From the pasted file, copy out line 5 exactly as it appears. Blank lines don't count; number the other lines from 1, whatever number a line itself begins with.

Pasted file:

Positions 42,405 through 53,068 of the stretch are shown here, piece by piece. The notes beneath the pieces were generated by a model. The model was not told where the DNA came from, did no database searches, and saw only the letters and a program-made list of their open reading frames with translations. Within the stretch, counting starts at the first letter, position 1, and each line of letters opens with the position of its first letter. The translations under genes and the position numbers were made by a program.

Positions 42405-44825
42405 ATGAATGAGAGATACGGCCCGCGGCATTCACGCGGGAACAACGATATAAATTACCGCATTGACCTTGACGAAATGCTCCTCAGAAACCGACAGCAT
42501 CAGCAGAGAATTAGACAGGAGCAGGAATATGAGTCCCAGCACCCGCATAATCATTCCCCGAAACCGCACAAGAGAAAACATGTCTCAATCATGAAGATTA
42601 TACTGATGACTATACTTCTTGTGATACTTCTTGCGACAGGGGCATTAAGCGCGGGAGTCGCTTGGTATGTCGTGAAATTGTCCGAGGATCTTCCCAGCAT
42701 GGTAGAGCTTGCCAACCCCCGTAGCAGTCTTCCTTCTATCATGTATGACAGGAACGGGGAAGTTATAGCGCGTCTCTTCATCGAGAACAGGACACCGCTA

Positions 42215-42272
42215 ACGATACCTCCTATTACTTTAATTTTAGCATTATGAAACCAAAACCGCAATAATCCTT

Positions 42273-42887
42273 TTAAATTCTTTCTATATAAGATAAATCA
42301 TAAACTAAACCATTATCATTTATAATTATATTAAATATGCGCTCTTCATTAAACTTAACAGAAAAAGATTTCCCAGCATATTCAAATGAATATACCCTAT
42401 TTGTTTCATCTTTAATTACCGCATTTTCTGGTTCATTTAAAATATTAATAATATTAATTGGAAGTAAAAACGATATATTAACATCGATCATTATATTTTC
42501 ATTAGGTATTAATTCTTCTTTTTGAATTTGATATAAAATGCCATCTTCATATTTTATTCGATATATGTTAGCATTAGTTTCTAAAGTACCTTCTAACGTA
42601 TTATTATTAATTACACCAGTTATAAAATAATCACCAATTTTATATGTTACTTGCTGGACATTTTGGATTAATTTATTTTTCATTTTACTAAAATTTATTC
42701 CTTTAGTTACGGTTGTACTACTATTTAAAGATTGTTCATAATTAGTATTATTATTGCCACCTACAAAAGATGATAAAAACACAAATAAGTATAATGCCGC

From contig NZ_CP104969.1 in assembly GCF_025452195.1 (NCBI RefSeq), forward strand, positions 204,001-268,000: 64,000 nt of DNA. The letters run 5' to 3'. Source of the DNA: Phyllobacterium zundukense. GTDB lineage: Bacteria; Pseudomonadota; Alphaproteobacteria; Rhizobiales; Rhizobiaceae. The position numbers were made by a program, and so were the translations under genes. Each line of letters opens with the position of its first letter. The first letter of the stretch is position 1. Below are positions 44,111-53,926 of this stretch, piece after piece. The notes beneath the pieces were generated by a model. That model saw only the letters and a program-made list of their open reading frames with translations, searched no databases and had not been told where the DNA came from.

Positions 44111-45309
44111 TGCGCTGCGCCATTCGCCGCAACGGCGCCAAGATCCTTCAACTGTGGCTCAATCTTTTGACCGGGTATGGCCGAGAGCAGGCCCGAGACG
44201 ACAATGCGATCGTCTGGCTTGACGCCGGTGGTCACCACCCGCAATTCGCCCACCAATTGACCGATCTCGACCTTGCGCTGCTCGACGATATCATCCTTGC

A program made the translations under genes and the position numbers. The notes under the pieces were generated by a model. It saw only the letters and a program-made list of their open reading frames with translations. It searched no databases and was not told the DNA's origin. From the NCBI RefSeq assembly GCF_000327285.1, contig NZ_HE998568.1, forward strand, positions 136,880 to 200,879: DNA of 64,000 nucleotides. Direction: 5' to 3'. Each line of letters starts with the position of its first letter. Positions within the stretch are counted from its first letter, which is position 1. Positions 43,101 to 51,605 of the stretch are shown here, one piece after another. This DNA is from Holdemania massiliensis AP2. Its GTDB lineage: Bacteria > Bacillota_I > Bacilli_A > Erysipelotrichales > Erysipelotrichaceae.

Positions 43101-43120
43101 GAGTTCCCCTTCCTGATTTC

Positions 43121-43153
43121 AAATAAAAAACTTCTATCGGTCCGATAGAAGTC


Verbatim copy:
42601 TACTGATGACTATACTTCTTGTGATACTTCTTGCGACAGGGGCATTAAGCGCGGGAGTCGCTTGGTATGTCGTGAAATTGTCCGAGGATCTTCCCAGCAT